Addis Ababa, 25 May 2023: The African Union is celebrating Africa Day. The day marks the 60th anniversary of the formation of the Organization of African Unity (OAU), which later became the African Union (AU) in 2002.

Remembering African Heroes and Acknowledging the Role of Women

To mark the anniversary, the AU is remembering the Pan-African, anti-colonial, and Liberation movements in Africa. The Organization celebrates revolutionary leaders like Nelson Mandela, Huda Sharawi, Steve Biko, Jean Martin Cisse, and Robert Mugabe.

The important role of women in the freedom struggle of Africa is also the theme of the day this year.

Achievements of OAU and AU

On the occasion of the day, the  African Union is also shedding light on OAU and AU’s achievements over the past 60 years.

OAU, the predecessor of the African Union, played a key role in the independence struggle of multiple African countries, which included South Africa, Namibia, Angola, Zimbabwe, Mozambique, Guinea Bissau, and Comoros Islands. The OAU established the Coordinating Committee for the Liberation of African countries from colonial rule in 1963.

The committee provided diplomatic, financial, and logistical aid to African countries for their freedom struggles. The OAU also initiates action against the apartheid regimes of South Africa, Rhodesia, and Namibia in the International Court of Justice.

The OAU played a significant role in safeguarding the territorial integrity of African countries, notably Guinea against Portugal.

The OAU also played an important role in mediating border disputes between African countries under the auspices of the Commission on Mediation, Conciliation, and Arbitration. The Commission settled the border disputes between Morocco-Algeria, Somalia-Ethiopia, and Gabon-Equatorial Guinea.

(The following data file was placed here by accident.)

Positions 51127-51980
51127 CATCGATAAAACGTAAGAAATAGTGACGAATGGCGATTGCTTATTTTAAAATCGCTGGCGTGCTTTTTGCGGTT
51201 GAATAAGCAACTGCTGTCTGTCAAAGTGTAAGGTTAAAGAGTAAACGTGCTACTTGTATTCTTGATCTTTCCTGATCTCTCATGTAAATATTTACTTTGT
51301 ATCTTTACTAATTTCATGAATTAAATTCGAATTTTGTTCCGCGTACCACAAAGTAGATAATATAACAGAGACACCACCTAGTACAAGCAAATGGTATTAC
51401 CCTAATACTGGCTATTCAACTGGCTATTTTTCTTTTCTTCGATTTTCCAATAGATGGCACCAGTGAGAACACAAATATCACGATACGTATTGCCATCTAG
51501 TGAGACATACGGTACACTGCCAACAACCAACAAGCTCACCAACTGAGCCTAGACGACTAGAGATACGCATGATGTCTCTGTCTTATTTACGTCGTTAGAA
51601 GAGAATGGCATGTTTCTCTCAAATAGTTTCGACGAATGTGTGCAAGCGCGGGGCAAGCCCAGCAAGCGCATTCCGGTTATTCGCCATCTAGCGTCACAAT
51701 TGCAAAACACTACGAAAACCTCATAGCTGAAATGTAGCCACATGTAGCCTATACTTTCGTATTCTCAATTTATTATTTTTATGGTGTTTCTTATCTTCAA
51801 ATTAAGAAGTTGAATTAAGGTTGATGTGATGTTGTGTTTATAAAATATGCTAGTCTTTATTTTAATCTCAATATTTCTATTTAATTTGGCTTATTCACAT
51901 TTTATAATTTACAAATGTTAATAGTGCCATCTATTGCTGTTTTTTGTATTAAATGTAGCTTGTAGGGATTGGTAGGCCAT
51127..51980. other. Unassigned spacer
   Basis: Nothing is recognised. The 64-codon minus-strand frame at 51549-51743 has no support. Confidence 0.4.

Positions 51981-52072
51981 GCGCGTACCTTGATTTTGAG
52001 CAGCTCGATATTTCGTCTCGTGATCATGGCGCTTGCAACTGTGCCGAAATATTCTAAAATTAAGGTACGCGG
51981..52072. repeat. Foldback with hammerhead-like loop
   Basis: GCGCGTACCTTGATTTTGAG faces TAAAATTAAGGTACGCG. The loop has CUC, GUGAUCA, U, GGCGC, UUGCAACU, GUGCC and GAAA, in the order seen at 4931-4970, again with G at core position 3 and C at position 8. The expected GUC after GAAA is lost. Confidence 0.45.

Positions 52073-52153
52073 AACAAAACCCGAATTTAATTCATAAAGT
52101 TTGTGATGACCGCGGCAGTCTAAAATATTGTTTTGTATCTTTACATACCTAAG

To promote socio-economic development, the OAU established the African Economic Community. Multiple charters and treaties were also signed under the auspices of OAU to establish Africa’s legal sovereignty and institutions for the well-being of the people of Africa.

Celebrations Worldwide

African Missions of countries across the globe and international institutions are commemorating Africa Day.

Background of Formation of AU

In 1958 at the all-African People’s Conference in Ghana, the speakers from West African nations highlighted racism and colonialism, which were prevalent at that time in Africa. The speakers called on the African nations to stand up against colonialism and racism and take part in the Liberation struggle.

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The Pan-African Freedom Movement of East and Central Africa was launched in 1958 to campaign for the independence of East and West African countries and against White minority rule. Later on, the Casablanca group and Monrovia group were founded in 1961. Both groups advocated for economic integration and political unity between the African countries.

In 1963 African leaders Kwame Nkrumah of Ghana, Emperor Haile Selassie of Ethiopia, and Egyptian President Gamal Abdel Nassar convened a meeting of newly independent African countries in Addis Ababa.

The meeting led to the formation of the Organization of African Unity (OAU). The Organization became African Union (AU) in 2002. The AU plays an active role in the African affairs.